It is not the first time that popular messaging app WhatsApp has been targeted by scammers with fake texts and subscriptions.
Not so long ago, users of the app were receiving a message that claimed the app had received a variety of new colors. Apparently, the message stated that those who wanted to be part of the new version of the app follow a link that was provided in the message in order to activate the new feature. Upon opening the provided link, the unsuspecting users were further told to share the message with 12 other people in order to activate the feature.
Well, as it turned out, this was a scam where the persons behind it were looking for an easy way to infect up to 12 people at once, but the Facebook-owned company was quick to warn people against this message. If anything, any WhatsApp update that carries new features comes via the official channels, which include the Google Play Store and Apple App Store.
Now, in an almost similar case, there’s a text message that is doing rounds tricking WhatsApp users into parting with a small fee, claiming that it’s meant for the app’s lifetime subscription. Apparently, the message has appeared in the UK, where those who have received the message are being told pay 0.99 GBP by following some link.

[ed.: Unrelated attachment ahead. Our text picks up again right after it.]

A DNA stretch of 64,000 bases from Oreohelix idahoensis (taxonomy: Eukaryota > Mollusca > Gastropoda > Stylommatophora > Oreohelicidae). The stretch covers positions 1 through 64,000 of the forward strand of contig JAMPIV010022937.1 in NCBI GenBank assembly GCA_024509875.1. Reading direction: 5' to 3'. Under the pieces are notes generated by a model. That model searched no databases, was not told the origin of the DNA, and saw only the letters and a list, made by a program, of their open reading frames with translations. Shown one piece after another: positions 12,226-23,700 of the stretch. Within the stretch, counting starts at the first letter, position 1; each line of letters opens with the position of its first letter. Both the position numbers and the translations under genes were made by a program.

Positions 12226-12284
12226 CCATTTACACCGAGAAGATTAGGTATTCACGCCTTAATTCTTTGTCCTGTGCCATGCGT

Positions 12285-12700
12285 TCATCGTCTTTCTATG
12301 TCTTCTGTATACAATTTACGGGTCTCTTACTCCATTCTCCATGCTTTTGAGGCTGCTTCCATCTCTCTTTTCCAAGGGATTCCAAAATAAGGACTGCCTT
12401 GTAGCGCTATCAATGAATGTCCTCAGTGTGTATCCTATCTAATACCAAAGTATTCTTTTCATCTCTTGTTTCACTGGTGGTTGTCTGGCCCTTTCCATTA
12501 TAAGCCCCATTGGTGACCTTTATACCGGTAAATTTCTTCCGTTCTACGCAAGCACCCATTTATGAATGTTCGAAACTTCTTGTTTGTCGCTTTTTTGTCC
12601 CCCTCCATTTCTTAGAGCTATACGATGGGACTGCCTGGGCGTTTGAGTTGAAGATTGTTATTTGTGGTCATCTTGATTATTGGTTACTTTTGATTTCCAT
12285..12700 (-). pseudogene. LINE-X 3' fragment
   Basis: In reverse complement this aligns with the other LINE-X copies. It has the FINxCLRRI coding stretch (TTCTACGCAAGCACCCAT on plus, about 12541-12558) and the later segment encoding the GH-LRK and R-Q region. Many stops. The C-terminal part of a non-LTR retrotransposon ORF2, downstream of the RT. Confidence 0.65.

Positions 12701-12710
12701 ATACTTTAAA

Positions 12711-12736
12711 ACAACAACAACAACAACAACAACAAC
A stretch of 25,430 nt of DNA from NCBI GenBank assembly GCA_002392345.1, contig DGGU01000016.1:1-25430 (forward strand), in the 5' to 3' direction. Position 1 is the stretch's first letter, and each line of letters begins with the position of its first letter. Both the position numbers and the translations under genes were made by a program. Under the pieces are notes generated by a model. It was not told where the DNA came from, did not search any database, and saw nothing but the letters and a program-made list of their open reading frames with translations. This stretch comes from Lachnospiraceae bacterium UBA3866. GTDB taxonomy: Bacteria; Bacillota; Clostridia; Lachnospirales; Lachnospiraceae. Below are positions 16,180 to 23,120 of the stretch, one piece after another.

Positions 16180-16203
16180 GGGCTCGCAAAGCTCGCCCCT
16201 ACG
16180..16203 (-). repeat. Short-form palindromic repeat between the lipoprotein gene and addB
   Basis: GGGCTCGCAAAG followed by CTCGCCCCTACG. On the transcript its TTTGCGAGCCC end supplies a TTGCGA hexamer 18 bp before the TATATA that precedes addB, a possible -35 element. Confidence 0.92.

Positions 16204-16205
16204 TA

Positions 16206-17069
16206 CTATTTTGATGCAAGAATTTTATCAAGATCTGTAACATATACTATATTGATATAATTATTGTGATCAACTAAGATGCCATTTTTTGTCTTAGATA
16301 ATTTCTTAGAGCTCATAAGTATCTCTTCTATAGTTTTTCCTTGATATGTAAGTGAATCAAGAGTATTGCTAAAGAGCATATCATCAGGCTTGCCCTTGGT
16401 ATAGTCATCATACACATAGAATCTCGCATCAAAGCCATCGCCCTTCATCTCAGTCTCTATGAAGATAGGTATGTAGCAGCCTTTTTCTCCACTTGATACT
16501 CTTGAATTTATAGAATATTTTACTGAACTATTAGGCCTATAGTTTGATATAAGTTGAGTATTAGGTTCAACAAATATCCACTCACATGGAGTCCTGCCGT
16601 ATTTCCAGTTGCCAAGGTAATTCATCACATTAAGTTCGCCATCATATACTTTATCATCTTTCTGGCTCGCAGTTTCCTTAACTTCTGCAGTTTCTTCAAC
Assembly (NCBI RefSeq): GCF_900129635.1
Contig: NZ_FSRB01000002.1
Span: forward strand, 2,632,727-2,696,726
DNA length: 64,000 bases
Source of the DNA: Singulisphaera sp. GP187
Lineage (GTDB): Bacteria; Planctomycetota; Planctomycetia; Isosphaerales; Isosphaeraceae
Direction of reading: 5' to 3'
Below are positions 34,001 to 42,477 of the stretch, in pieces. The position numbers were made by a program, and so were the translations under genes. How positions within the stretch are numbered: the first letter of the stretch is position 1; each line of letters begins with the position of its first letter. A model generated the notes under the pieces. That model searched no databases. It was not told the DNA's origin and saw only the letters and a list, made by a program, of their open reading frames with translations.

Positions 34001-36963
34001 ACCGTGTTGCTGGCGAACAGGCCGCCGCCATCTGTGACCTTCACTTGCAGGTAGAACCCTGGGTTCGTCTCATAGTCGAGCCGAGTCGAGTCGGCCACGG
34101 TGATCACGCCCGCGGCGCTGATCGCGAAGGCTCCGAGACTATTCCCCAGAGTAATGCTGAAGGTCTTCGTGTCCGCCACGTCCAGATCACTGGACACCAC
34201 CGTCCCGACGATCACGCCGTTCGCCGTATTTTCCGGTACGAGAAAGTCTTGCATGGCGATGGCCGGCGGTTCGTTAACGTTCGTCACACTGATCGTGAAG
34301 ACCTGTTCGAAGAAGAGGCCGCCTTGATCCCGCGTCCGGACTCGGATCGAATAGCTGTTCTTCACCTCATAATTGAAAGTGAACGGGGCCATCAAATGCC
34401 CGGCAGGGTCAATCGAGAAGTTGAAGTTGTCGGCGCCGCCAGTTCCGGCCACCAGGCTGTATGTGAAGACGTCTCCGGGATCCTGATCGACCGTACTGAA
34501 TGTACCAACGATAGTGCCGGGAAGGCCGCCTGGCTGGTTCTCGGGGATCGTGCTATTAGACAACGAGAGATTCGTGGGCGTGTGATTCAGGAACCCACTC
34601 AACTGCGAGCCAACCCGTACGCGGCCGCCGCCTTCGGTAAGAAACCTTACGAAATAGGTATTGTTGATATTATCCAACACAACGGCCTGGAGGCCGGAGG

Here’s the exact message:
Your subscription has expired. To verify your account and purchase a lifetime subscription for just 0.99 GBP simply tap on this link.
If you see a message of this kind, probably with a changed currency that reflects your local market, be warned that it’s not from WhatsApp. Just so as you know, the Facebook-owned chat app is free of charge. Whether it’s downloading it, using it or updating it to the latest version, all you need is data or rather an internet connection and that’s it.
It’s true WhatsApp was at some point a paid-for app. At the time, Facebook had not stamped its authority on the company. The app was free for use for one year, but later, one had to pay $0.99 per year in order to keep using it. This wasn’t a bad deal at all, but for now, the app is no longer paid-for, rather, it’s completely free.
Back in 2016, a similar scam appeared, tricking WhatsApp users that they should pay for their continued usage of the app, something that turned out to be fake. Well, whether it’s the same scammers that are at it once again or not we still don’t know, but all we know is that there’s nothing like that.
The figure might be small to some, especially those who might easily be tricked into paying the amount. However, given that WhatsApp has more than 1.2 billion users across the globe, this could be a fortune for the scammers behind the message, even if a portion of the user base doesn’t fall into the trap.
As noted at the beginning, this scam has so far been recorded in Britain, but since WhatsApp is a global app, it might take a very short period of time before the same message starts appearing in other regions, especially when people are not so tech savvy or maybe have no idea that this app is free for lifetime usage.